Then the 1980s and ’90s gave birth to a themed restaurant renaissance, when even Steven Spielberg got into the action with the submarine-focused DIVE! in Century City.

“It’s a really nuanced subject,” says designer Phil Hettema of the themed restaurant conversation. Hettema runs a namesake themed-entertainment firm in Pasadena and contributed to the creation of DIVE!. “I think a themed restaurant is where the experience is of equal or greater value to the dining experience. That’s a tricky balance. DIVE! was one of my favorite experiences to work on, and the owners gave us carte blanche to do whatever we wanted to do.”

Toothsome is an import—a version is open at Universal’s version of CityWalk in Orlando—but it’s just weird enough to feel a part of SoCal’s themed-restaurant lineage with an elaborate, borderline melancholic backstory.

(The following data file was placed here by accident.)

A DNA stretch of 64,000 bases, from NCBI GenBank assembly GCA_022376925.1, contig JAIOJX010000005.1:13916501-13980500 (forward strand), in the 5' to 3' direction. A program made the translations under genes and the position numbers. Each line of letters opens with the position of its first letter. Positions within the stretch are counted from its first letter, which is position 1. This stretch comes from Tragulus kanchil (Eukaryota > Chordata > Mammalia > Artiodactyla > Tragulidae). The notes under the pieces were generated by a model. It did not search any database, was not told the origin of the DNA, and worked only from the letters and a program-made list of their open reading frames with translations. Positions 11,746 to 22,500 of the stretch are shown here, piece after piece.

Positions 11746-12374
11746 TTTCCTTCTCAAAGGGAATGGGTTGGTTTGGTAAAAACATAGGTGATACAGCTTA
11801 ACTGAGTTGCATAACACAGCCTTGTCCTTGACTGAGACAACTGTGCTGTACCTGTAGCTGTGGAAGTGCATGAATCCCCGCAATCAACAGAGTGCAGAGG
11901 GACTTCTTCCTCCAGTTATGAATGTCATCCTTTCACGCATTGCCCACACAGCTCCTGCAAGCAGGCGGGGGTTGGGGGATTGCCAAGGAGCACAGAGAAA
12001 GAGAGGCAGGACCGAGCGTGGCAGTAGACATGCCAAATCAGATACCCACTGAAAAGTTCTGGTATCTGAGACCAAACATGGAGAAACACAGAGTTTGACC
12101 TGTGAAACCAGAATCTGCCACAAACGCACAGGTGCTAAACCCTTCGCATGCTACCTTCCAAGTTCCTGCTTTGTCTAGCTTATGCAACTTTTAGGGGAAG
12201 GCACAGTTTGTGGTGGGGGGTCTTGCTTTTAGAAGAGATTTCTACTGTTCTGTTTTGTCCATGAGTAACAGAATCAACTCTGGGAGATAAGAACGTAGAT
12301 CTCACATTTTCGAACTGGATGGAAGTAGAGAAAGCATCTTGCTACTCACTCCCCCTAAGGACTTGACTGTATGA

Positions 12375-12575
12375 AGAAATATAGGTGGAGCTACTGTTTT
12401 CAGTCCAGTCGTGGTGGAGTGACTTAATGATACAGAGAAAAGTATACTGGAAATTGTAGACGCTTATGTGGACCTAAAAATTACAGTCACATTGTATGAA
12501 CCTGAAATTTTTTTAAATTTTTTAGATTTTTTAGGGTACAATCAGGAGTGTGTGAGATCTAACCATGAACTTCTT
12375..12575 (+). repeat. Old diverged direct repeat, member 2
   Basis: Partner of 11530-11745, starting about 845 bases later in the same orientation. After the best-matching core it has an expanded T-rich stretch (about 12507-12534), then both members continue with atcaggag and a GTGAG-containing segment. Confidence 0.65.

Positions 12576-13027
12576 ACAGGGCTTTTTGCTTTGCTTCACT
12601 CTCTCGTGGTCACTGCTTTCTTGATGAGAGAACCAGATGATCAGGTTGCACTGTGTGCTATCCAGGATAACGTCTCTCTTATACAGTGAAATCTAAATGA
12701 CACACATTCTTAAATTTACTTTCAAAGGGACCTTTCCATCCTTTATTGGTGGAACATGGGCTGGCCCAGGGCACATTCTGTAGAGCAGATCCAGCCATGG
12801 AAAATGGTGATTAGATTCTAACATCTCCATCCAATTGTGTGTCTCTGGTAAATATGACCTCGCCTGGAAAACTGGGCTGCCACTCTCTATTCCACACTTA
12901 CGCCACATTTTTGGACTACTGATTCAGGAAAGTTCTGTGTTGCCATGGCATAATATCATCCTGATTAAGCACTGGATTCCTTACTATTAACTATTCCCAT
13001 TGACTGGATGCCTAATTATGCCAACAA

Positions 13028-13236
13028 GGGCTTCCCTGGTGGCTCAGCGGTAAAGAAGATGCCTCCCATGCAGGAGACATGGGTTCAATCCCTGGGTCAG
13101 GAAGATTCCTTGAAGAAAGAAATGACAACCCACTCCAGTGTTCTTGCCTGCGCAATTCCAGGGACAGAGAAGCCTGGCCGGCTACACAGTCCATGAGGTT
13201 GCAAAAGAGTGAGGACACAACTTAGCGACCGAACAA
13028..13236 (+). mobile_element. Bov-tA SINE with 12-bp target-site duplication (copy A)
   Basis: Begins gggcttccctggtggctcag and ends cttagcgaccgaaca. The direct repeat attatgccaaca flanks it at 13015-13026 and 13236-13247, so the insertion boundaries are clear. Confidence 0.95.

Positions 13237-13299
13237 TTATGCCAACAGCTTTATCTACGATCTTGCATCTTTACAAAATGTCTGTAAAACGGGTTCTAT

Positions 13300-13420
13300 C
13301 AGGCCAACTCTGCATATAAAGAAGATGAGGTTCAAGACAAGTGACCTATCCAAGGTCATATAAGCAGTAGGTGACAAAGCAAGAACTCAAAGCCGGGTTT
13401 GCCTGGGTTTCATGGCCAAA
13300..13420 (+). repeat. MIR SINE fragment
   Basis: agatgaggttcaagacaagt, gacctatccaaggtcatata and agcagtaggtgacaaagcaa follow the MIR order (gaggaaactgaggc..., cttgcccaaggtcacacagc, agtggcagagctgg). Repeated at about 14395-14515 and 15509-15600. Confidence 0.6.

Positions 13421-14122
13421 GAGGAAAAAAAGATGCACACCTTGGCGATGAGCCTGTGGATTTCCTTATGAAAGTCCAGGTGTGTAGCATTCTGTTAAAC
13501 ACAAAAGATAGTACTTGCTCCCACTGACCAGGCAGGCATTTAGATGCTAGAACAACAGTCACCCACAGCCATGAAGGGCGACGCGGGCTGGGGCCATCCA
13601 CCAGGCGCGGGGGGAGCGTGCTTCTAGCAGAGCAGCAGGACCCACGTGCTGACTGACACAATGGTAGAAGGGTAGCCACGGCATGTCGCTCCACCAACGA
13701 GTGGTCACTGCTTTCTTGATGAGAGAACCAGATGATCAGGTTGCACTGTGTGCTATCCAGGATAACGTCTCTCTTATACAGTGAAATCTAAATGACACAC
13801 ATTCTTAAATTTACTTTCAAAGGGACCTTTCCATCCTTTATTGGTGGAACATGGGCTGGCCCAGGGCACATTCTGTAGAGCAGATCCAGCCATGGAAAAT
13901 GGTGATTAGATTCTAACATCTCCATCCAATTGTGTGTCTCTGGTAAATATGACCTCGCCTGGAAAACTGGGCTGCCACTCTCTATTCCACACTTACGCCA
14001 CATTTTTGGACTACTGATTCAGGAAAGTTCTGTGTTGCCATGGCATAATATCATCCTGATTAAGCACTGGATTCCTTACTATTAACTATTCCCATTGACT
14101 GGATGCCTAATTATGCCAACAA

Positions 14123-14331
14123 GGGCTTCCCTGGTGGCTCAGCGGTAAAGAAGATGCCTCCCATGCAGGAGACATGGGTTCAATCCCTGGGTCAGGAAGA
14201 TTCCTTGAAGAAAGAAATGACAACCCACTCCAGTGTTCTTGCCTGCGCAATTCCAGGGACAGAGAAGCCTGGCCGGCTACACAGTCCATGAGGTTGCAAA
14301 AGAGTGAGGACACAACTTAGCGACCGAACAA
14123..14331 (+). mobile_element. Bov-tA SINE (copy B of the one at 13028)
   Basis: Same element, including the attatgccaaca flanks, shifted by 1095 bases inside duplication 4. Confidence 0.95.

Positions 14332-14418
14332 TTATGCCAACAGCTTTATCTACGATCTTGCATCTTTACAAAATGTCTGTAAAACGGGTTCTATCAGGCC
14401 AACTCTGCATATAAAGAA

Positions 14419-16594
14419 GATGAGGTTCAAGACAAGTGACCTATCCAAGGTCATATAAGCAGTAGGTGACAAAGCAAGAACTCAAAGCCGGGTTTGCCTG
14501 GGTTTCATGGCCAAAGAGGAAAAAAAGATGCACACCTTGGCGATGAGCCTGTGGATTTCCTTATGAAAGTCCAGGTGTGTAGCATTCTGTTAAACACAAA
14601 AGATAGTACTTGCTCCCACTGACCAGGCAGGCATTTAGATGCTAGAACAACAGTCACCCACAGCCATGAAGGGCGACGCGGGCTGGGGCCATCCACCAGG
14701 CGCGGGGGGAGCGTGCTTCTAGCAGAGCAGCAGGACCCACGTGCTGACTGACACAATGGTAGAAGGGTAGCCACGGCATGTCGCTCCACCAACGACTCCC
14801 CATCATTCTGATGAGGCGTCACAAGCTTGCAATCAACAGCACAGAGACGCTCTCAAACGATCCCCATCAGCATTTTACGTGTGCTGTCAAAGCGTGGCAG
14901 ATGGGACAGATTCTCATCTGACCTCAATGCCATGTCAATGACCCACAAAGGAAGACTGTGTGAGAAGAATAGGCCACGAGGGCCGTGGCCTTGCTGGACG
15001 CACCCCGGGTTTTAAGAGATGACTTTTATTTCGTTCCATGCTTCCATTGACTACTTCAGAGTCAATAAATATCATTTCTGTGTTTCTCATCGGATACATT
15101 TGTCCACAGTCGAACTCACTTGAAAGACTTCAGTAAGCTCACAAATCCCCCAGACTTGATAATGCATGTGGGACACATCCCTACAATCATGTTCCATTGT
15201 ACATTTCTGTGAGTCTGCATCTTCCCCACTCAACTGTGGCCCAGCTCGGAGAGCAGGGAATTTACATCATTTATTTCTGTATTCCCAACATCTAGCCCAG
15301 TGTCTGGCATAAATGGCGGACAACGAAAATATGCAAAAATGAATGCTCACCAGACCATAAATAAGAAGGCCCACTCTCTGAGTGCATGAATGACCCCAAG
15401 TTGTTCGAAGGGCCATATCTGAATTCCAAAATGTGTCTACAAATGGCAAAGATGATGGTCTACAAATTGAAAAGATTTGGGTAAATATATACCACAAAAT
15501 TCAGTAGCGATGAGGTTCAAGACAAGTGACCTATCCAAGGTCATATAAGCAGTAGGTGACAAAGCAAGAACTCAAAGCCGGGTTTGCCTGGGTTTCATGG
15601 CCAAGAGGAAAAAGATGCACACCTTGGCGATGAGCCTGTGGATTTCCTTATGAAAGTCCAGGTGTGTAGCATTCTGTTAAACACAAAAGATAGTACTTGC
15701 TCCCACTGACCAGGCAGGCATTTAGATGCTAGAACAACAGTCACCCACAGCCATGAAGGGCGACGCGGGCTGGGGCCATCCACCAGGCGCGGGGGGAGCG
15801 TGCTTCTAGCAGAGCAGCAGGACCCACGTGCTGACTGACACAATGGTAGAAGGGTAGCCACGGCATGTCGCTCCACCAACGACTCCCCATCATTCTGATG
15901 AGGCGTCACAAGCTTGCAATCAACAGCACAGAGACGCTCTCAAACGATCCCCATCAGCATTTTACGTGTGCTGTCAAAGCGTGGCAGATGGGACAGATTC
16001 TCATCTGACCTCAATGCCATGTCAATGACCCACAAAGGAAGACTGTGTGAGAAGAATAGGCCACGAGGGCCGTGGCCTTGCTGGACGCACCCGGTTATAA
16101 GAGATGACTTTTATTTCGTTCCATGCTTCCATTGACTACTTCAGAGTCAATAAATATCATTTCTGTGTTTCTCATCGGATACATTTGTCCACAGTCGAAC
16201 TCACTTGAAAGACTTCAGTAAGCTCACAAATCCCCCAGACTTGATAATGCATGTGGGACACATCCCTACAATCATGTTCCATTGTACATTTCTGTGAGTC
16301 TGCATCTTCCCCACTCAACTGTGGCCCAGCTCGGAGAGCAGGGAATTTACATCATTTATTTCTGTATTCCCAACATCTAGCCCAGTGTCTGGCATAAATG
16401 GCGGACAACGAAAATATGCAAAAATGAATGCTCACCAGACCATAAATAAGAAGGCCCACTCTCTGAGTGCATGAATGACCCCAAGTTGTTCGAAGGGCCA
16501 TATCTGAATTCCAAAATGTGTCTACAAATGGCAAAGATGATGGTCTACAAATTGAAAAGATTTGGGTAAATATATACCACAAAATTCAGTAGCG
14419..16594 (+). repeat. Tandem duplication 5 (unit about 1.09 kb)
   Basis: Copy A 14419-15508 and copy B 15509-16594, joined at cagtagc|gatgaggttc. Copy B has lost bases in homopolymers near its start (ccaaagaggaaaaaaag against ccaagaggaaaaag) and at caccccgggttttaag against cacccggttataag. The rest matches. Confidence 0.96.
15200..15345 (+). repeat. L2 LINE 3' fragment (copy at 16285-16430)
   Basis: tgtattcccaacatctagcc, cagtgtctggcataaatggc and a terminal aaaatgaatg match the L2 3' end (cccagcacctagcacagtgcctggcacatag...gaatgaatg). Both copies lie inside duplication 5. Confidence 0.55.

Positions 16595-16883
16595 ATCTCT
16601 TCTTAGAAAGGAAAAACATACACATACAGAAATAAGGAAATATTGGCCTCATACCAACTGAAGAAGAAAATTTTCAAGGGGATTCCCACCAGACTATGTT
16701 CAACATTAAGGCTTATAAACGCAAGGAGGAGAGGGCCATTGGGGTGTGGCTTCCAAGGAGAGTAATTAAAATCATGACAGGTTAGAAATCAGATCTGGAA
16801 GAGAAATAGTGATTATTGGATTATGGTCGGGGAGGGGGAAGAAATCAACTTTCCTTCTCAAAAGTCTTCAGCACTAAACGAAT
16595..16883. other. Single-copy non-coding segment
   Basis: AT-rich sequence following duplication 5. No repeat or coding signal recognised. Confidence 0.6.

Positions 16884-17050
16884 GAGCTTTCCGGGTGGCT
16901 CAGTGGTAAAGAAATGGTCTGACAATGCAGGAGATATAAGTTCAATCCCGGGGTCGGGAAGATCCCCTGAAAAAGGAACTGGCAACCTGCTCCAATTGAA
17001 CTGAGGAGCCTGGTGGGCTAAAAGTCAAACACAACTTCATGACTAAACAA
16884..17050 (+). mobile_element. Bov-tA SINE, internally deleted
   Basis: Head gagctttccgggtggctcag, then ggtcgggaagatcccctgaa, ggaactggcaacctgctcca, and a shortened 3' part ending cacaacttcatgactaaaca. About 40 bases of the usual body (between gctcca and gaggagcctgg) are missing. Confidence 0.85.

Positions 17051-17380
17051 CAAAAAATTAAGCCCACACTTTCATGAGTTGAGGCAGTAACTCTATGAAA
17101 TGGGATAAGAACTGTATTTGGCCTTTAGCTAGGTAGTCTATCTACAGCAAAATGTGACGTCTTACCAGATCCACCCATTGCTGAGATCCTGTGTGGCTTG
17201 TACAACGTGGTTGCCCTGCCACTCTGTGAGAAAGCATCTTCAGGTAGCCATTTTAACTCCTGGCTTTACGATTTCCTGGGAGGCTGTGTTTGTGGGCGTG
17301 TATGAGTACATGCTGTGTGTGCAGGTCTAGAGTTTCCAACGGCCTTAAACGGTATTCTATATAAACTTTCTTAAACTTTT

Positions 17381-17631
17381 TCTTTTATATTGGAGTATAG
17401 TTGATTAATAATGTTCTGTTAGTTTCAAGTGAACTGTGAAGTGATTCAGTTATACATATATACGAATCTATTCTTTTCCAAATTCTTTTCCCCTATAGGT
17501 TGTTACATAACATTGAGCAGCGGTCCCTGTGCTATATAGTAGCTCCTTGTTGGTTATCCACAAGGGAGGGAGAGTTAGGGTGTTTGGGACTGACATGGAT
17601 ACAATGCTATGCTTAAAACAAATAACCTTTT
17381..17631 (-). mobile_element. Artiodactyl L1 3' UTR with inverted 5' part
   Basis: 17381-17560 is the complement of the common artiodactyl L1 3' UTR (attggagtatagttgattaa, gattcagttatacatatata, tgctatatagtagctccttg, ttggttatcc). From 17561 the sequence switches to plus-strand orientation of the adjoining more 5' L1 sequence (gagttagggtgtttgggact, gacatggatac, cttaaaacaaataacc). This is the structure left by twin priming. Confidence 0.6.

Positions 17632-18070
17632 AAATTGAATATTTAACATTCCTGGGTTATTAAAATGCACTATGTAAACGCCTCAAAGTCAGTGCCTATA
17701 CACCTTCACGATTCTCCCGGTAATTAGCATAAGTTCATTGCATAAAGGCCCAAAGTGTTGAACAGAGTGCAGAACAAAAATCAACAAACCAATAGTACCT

Toothsome Chocolate Emporium
Toothsome Chocolate Emporium has a steampunk feel. (Courtesy Universal Studios Hollywood/TNS)

Professor Dr. Penelope Tibeaux-Tinker Toothsome has been traveling the world in a Zeppelin with Jacques, her robot companion. But upon returning home, she finds her family missing. Mom and Dad, apparently longing for their daughter, have set off to reunite with her. Penelope begins opening chocolate-themed restaurants—a hearty, gooey chocolate bread is available as an appetizer, and an Old-Fashioned comes with candied chocolate pieces—in the hopes that someday they will stumble in.

But fear not, the atmosphere—a domed mural of flying blimps and hot air balloons graces the ceiling—is not one of a search party.

“Having character development as part of the story is important because it helps engage the guest further emotionally into the space,” says Su-Fei Sakamoto, a senior designer with Universal Creative. “If it were just a generic steampunk decorated restaurant theme, anyone can do that.”

A themed restaurant, then, is the difference between interior design and narrative design.